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Favorite Maine Posts

Surprise!  I managed to sneak up to Maine for a little long weekend to see my family!  The fun part is, while I've had the trip planned for months, only my brother, sister-in-law, and niece knew about it!  While she managed to keep it a secret, she's got my whole trip planned for me.  To include going to the "pancake store" and the "pizza store!"

So while I'm out exploring life with a four year old, I thought I'd share some of my Maine- centric posts.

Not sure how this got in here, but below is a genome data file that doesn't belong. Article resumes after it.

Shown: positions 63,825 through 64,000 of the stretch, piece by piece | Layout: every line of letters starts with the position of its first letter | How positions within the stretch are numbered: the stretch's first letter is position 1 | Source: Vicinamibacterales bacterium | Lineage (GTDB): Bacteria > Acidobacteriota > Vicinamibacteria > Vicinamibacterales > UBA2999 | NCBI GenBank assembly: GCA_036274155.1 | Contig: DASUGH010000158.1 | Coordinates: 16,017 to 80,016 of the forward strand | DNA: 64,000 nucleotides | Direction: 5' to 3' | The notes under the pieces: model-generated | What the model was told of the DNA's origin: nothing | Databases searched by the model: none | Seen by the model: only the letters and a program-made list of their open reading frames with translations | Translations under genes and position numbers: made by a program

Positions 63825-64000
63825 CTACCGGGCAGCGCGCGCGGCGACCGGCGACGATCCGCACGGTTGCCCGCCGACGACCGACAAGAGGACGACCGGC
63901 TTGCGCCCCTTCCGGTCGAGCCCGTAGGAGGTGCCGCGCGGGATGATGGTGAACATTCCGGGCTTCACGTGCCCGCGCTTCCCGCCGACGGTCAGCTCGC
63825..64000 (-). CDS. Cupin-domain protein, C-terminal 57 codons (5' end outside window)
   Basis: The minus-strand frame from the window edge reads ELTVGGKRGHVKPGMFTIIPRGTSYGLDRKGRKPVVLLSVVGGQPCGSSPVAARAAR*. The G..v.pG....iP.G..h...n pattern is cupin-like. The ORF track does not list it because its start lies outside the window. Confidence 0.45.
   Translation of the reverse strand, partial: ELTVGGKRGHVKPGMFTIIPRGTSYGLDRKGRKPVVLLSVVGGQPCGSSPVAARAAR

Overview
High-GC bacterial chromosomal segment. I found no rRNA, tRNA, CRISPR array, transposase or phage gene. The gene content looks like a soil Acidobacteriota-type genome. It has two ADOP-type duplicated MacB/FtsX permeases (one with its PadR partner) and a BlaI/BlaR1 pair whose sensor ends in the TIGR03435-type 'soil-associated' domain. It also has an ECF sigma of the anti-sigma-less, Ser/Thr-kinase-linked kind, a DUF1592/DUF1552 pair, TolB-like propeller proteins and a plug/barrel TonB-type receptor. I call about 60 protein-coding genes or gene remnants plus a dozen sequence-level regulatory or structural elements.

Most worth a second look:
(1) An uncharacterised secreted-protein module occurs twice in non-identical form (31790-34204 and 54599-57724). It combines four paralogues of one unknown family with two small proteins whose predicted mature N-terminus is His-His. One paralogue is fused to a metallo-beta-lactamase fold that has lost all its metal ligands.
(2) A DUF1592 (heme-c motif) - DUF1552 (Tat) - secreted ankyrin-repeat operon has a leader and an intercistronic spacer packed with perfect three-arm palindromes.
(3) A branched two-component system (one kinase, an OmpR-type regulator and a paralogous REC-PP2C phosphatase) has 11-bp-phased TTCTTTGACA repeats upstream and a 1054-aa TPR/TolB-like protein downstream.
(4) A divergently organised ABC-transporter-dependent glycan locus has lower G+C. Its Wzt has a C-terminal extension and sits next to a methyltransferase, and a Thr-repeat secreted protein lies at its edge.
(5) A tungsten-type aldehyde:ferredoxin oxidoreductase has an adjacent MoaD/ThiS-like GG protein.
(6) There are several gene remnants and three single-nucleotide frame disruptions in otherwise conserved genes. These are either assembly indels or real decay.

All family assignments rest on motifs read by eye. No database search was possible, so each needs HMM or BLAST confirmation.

Downeast Maine Vacation Ideas

This was one of my favorite posts, because it wrapped up some of the popular tourist things to do in the area.  Honestly, the vacation where I pulled a lot (if not all) of the pictures from, was the first one that I actually explored my little town and surrounding spots in quite some time.

Augusta, Maine in the Winter

One time, almost two years ago now, Scott and I snuck up to Maine for maybe 36 hours to surprise my big brother at his swearing-in ceremony.  I'm getting better and keeping my plans quiet and surprising folks it seems.

Will Tuell, Representative for Maine District 139

But, before I got a chance to go up to see the swearing-in, I made a post completely about big brother.  In it, I shared one of his articles from the town newspaper about our grandmother.  While he's not writing for the paper anymore (that I know of), he still writes some fun posts almost daily on his Facebook Page.